Are you sure you don't want to hear about how I went to the store to buy a card for my grandmother?
A helathy does of competition in this market is going to drive the efficiency and performance up and at the same time keep the prices down to a reasonable degree. Now if only AMD would man up and make a core i7 killer then the pain will have been brought.
If nothing else, the RIAA has proven that the end of online anonymity is coming. Why is anyone surprised that this is happening? It's sketchy, and from what I understand barely legal, but it's gaining momentum.
BearGrylls writes "I have recently taken on the task of administrating a wifi access point for a small coffee shop that I frequent. I have set them up with an access point that can handle the wifi demand but despite my best efforts I am not able to adequately block p2p traffic. Torrenting has become such a problem that at times the internet is almost unusable. I've tried dd-wrt's p2p catching, which is laughable. I have also gone as far as trying products like SmoothWall and IPCop. Neither of which offered sufficient deep packet inspection to catch any amount of p2p traffic. Keeping in mind that a white list of ports and / or services is almost completely out of the question. I don't want to be getting phone calls simply to allow a port or service. I want to be able to provide a decent quality of service to patrons who wish to surf the web and play the occasional video game so less access rules the better. I would like to know if there are any products out there that will do the level of d.p.i. that I require on a tight budget? I just want to force the people that abuse the service to do so in their own homes."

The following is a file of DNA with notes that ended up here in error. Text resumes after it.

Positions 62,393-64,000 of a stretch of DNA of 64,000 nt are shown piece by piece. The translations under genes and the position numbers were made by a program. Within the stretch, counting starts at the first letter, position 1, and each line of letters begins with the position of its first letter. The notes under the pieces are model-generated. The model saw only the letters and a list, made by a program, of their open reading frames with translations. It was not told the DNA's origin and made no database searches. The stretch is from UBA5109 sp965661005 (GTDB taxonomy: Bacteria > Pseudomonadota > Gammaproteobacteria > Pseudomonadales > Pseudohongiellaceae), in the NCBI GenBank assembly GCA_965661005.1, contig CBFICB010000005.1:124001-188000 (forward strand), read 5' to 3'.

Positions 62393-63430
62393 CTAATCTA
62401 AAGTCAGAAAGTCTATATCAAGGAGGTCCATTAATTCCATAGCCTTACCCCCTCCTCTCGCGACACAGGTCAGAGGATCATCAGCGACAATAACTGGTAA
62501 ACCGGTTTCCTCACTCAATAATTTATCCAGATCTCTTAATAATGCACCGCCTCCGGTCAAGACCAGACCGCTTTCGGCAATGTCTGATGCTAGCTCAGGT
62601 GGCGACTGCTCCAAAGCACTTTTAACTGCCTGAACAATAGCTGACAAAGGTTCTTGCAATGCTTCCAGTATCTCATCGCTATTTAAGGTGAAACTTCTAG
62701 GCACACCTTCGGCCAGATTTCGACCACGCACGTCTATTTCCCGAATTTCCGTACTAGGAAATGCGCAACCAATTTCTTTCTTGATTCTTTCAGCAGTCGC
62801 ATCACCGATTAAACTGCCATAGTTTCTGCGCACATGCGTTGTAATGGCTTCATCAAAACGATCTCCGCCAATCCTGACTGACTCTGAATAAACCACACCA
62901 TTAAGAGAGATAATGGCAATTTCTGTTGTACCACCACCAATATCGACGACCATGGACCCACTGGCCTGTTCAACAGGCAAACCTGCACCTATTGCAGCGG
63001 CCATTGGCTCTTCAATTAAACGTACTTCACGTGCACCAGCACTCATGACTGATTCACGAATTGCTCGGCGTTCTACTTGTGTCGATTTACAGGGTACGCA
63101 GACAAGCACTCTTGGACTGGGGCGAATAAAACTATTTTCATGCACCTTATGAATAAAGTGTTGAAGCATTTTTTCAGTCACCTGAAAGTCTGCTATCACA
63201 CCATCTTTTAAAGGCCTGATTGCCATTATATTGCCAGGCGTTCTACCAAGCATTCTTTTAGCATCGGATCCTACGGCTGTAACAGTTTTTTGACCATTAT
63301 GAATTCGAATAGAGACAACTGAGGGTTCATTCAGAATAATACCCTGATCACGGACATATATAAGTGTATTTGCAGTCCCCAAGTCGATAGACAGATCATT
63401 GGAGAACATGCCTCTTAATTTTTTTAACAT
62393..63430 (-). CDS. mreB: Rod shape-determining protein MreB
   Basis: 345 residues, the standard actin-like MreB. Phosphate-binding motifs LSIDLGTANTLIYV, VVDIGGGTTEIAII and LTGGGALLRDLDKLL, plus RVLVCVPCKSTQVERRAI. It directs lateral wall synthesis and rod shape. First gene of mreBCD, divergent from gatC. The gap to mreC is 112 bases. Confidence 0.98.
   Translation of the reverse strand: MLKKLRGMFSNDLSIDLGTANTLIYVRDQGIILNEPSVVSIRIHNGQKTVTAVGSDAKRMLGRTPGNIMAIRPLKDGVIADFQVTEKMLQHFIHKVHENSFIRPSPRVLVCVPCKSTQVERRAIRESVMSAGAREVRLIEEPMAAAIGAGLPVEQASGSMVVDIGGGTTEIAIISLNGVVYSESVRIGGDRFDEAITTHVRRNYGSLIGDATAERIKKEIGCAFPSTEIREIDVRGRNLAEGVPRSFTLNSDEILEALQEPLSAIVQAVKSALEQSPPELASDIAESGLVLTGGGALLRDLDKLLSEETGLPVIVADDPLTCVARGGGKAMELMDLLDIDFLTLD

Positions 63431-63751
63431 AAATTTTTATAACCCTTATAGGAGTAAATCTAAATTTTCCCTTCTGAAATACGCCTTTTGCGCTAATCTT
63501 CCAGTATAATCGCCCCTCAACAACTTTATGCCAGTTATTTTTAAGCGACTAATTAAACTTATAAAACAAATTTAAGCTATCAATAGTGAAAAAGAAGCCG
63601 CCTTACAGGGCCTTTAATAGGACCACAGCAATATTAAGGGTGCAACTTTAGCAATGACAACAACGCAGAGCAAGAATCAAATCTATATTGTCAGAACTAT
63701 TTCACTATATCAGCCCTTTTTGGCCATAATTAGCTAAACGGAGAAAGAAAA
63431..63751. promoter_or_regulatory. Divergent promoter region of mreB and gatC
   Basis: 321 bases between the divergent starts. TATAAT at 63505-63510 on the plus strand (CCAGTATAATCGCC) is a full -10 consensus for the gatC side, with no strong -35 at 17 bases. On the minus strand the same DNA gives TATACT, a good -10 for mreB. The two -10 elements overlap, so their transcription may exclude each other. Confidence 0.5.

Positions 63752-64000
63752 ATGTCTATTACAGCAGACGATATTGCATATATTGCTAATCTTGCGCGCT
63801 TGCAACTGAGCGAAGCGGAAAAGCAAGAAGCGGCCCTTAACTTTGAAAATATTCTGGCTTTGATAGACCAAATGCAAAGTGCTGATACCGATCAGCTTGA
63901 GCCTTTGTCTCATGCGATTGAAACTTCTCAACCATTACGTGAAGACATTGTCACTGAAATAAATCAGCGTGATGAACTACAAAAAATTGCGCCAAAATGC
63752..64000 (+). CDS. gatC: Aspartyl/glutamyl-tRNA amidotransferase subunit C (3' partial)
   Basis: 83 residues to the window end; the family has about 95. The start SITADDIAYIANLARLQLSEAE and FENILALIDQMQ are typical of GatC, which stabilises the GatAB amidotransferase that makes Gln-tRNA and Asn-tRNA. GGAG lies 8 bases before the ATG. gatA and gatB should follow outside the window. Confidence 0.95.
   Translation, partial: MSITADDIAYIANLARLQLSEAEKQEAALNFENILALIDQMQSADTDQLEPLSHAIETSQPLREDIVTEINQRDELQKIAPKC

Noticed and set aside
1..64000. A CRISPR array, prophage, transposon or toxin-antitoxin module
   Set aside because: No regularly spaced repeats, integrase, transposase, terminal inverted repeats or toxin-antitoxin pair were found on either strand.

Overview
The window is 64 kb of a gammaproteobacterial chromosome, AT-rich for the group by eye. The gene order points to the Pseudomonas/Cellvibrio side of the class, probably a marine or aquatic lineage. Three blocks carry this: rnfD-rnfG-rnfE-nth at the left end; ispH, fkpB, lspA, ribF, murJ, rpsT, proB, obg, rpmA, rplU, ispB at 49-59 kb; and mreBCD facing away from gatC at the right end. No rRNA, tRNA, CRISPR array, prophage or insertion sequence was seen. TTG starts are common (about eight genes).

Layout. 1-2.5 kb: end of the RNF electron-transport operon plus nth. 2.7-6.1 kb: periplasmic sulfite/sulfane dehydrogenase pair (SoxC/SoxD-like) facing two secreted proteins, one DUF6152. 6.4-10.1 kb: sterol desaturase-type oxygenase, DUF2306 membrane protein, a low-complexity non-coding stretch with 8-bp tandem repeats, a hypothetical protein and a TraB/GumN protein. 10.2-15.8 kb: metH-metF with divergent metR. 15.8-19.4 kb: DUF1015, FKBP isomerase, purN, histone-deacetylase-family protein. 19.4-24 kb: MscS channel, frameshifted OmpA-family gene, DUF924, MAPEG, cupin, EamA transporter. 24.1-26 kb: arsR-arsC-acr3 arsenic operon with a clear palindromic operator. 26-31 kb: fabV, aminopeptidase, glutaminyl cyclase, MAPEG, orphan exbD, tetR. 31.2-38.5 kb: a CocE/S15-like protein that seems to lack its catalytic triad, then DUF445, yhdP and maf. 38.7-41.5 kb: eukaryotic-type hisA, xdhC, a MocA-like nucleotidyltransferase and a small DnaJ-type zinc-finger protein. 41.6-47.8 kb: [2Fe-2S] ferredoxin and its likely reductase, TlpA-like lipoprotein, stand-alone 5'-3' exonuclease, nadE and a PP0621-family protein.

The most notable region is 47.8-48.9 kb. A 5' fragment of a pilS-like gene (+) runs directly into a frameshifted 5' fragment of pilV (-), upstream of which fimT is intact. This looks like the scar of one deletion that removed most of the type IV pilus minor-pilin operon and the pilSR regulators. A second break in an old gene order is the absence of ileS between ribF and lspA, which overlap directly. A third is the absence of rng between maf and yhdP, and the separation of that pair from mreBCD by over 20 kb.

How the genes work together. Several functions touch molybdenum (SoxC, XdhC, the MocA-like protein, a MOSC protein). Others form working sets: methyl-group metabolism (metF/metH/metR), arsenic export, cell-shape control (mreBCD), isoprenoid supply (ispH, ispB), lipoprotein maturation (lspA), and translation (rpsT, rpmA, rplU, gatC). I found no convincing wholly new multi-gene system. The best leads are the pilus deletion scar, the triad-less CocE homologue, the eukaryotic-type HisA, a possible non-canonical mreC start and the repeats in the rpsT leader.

Unlike fingerprints your DNA can also be used to partially identify relatives as well. Law enforcement could use this to make partial dna matches to a person that would otherwise not be in the system if a relative already was.
If you use Firefox along with NoScript you are protected from this kind of attack and many others. I highly recommend Firefox users look into this.
If you are developing a desktop based application having multiple computers with a variety of different hardware and software configurations can be a huge help. You can virtualize servers on a beefy machine but mixing different hardware and software is critical for ensuring you're product works in the real world.
I'm going to go ahead and assume they are running unix. (On the back end) Think of the Id10t errors you'd get trying to switch an entire operation over to a new platform. We'd accidentally nuke something before we knew what happened.
BearGrylls writes "As a young lad and aspiring technologist I have found shows like Revision3's 'The Broken' and 'Systm' to be entertaining, informative, and, most importantly, thorough. As time has gone on revision3 has kept some of the tech-related shows, but dumbed them down to appeal to a larger audience. This annoyed me, but I've continued to be a loyal viewer of their tech shows anyway. However, I suspect this trend to continue and my disappointment to grow. Where can I find tech shows that dive deep into projects and discussions instead of simply skimming the surface?"
BearGrylls writes "As a young lad and aspiring technologist I found shows like Revision3's "The Broken" and "Systm" to be entertaing, informative, and most importantly thorough. As time went on revision3 had kept their some of the tech related shows but dummied them down to appeal to a larger audience. This annoyed me but never stopped my regular viewing of their tech shows. However, I suspect this trend will continue and my disappointment to grow. Where can a person like myself find a tech show that will dive much deeper into projects and discussions rather than simply skimming the surface?"